Over the past 40 years the Kochs have drawn in hundreds of fellow billionaires including Richard and Rebecca Mercer (Trump backers and founders of Cambridge Analytica) and Sheldon Adelson (casino multi-billionaire and extreme Zionist)–plus undisclosed multinational corporations serving as silent partners. They coordinate campaign contributions from all these donors, and the Koch network of think tanks and universities that promote their theories and practices, into what Hightower calls a Plutocrats-United conspiracy—yep, that word—which has largely succeeded in co-opting the US government. They spend more to elect Republican candidates of their own choosing than the Republican Party itself can afford to spend. In her recent exposé book on these guys, Democracy in Chains, Duke University historian Nancy MacLean calls them “property supremacists”.

During the 2016 election Charles Koch didn’t support Trump; he said choosing Clinton or Trump was like choosing “cancer or a heart attack.” He preferred the anti-gay, anti-healthcare Senator Ted Cruz, who also says he “leads the fight for Israel, to honor God’s promise.”

But Trump won, so Koch set out to take over his administration without having to confront the bullying buffoon directly.

As Trump’s own choices for his top ten staff members have been fired, quit, or removed for legal reasons, their jobs have been taken by politicians groomed and financed by the Kochs, including E.P.A. administrator Scott Pruitt, Secretary of State Mike Pompeo, Trump liaison with Congress Marc Short, Education Secretary Betsy DeVos, and other crucial operatives. Vice-President Mike Pence has long been a Koch yes-man. Former Trump strategist Steve Bannon recently told New Yorker writer Jane Mayer that if Pence were ever elected or appointed to the top job, “he’d be a President that the Kochs would own.”

Charles Koch is not satisfied with just taking over the US political system—he likes to groom operatives from other countries, including Australia. In recent years, Senator Cory Bernadi, who quit the Liberals to form his own Conservative Party, and Libertarian Senator David Leyonhjelm have enjoyed the support of Koch organisations. The victorious Liberal campaign in South Australia last month was aided by the Kochs’ micro-targeting company called i360.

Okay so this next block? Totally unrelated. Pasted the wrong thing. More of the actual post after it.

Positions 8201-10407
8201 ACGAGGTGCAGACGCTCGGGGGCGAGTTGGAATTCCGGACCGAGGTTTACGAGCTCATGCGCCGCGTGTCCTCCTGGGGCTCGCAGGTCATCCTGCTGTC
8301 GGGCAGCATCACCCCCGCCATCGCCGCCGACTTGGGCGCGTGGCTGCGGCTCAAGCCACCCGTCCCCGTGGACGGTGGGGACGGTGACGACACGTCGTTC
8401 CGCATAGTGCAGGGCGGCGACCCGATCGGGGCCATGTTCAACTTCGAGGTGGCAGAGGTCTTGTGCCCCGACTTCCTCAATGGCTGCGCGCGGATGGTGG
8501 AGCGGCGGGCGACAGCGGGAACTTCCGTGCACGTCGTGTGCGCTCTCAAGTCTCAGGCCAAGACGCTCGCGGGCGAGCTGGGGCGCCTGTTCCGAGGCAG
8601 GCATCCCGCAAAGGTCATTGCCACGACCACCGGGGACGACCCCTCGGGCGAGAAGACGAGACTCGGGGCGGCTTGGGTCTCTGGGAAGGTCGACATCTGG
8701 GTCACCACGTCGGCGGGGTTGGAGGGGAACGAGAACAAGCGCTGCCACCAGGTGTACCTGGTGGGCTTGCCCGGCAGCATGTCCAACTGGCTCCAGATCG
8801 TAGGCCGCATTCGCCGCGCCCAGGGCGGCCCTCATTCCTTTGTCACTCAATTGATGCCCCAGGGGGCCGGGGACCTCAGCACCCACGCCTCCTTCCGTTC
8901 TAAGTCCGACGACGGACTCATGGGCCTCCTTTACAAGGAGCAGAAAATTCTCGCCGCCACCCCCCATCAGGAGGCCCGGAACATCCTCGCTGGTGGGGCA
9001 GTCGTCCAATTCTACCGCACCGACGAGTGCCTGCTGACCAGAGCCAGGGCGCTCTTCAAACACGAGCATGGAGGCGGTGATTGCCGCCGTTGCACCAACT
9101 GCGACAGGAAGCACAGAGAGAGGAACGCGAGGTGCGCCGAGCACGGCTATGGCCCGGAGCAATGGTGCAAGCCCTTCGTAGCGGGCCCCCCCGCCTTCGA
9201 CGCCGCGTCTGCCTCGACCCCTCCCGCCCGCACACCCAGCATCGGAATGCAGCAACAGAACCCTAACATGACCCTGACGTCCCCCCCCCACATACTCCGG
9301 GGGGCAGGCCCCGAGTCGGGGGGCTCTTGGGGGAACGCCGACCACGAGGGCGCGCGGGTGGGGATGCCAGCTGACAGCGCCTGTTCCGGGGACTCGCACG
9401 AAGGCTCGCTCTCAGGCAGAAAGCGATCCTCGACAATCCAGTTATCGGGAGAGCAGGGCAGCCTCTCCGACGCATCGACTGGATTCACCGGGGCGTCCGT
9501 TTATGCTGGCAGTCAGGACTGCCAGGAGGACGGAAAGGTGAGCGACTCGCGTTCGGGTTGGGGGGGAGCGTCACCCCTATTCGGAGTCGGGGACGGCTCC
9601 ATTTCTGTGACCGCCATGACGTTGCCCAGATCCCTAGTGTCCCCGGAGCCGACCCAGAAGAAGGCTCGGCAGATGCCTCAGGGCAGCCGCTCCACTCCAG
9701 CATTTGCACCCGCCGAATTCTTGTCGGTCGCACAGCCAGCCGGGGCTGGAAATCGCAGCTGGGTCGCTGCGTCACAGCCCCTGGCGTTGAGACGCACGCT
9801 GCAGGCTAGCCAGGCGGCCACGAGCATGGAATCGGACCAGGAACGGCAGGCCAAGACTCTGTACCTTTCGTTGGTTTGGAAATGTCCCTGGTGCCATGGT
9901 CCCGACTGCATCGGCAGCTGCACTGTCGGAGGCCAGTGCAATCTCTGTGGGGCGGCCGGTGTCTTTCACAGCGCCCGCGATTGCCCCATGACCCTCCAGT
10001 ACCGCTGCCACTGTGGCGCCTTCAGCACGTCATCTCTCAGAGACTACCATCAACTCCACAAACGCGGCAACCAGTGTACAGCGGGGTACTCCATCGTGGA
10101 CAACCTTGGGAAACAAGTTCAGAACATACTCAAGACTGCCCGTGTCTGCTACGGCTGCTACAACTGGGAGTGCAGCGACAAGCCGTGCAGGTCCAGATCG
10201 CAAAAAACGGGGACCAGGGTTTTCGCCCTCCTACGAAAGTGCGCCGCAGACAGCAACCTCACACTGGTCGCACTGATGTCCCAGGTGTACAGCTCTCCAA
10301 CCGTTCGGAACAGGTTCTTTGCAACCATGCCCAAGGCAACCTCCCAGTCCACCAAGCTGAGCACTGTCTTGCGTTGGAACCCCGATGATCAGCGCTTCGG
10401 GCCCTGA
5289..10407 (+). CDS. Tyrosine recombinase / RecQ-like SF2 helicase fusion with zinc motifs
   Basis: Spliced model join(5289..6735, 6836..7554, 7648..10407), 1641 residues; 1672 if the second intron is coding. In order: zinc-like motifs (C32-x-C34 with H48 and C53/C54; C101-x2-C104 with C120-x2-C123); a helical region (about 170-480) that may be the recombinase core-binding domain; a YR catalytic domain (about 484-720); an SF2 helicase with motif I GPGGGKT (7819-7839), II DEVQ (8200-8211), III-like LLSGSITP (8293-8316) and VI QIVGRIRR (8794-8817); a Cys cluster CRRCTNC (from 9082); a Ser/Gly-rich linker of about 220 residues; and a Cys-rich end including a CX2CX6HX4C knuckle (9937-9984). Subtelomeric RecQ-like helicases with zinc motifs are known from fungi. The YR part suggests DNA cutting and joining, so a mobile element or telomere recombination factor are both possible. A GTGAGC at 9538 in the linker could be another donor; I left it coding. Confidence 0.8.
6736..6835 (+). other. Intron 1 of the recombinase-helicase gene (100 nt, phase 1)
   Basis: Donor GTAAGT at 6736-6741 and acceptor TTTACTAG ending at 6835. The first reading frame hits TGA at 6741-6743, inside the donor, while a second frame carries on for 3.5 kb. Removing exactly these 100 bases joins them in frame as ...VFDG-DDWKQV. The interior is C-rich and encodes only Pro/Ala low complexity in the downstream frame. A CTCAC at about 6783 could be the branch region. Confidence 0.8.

This Koch family saga sounds like Kurt Vonnegut wrote it, but like Mark Twain said, “Truth is stranger than fiction, but it is because Fiction is obliged to stick to possibilities; Truth isn't.”

The family patriarch, Fred Koch, got into oil drilling and refining in the 1930s. He is reported to have sympathized with the Ku Klux Klan, and in the 1950s he co-founded the John Birch Society, whose members included many with white supremacist and anti-semitic tendencies. In 1958 Fred claimed that “The colored man looms large in the Communist plan to take over America.” He saw welfare as a plot to attract rural blacks to cities, where they would foment “a vicious race war.” Charles and David Koch were also Birchers.

In the 1930s, Fred set the family fortune zooming by selling his oil refining technology, and 15 oil refineries, to the highest bidder of the day—the Union of Soviet Socialist Republics led by Premier Josef Stalin. Ya wouldn’t read about it, certainly not in Time magazine, recently acquired by Charles Koch.

P. FrazerComment